Bunny meaning

bŭnē
Frequency:
(slang) A sexually attractive young woman.

Ski bunny, beach bunny.

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A rabbit, especially a young one.
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A rabbit.
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The definition of a bunny is a rabbit, particularly a small or young rabbit.

An example of a bunny is the character Thumper from Disney's Bambi.

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(UK dialectal) A culvert or short covered drain connecting two ditches.
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(UK dialectal) A chine or gully formed by water running over the edge of a cliff; a wooded glen or small ravine opening through the cliff line to the sea.
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(UK dialectal) Any small drain or culvert.
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(UK dialectal) A brick arch or wooden bridge, covered with earth across a drawn or carriage in a water-meadow, just wide enough to allow a hay-wagon to pass over.
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(UK dialectal) A small pool of water.
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(UK dialectal) A swelling from a blow; a bump.
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(mining) A sudden enlargement or mass of ore, as opposed to a vein or lode.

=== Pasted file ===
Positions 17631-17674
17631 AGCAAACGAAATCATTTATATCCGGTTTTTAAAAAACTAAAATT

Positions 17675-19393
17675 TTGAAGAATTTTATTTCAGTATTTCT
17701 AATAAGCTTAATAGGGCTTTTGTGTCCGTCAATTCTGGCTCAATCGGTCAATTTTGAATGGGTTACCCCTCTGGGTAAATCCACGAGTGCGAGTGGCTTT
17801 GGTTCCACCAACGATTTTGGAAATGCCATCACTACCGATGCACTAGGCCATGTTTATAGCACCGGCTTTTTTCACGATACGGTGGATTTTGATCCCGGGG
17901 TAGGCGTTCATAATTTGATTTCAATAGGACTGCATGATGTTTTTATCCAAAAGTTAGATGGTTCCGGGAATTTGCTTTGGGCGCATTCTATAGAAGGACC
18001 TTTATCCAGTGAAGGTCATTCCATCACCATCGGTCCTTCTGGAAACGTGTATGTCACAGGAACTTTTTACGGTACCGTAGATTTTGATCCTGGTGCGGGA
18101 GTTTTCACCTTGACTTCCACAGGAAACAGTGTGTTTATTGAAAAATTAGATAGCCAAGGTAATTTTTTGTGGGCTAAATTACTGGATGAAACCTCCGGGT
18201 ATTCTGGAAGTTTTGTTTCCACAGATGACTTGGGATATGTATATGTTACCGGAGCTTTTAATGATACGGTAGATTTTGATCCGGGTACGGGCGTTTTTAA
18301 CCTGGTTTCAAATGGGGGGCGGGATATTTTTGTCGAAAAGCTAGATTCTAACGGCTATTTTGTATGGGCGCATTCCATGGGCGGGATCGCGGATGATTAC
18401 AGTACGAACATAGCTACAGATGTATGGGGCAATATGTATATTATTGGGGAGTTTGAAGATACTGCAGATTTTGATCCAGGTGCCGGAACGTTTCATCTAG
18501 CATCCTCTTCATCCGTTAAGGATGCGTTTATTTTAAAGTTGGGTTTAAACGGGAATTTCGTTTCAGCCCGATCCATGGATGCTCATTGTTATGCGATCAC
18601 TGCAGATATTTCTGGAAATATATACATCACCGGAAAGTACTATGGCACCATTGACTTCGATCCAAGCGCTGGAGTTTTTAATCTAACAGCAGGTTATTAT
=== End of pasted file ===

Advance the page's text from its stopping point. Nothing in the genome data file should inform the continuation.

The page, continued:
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A rabbit, especially a juvenile.
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A bunny girl: a nightclub waitress who wears a costume having rabbit ears and tail.
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(sports) In basketball, an easy shot (i.e., one right next to the bucket) that is missed.
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(South Africa) Bunny chow; a snack of bread filled with curry.
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(not comparable) In skiing, easy or unchallenging.

Let’s start on the bunny hill.

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Resembling a bun.
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A person of a specific type.

A dumb bunny.

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(sports) A shot that is uncontested or should be easily made, as in basketball.
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Origin of bunny

  • From dialectal bun rabbit (perhaps from Scots tail of a hare buns) –y

    From American Heritage Dictionary of the English Language, 5th Edition

  • From Middle English bune (“hollow stalk or stem, drinking straw”), from Old English bune (“cup, beaker, drinking vessel; reed, cane”), of unknown origin. Related to English bun, boon (“the stalk of flax or hemp less the fibre”), Scots bune, boon, been, see bun, boon. Compare also bunweed.

    From Wiktionary

  • From Middle English bony, boni (“swelling, tumor”), from Old French bugne, buigne (“swelling, lump”), from Old Frankish *bungjo (“swelling, bump”), from Proto-Germanic *bungô, *bunkô (“lump, clump, heap, crowd”). More at bunion, bunch.

    From Wiktionary

  • From bun (“small breadroll”) +‎ -y.

    From Wiktionary

  • From bun (“rabbit”) +‎ -y.

    From Wiktionary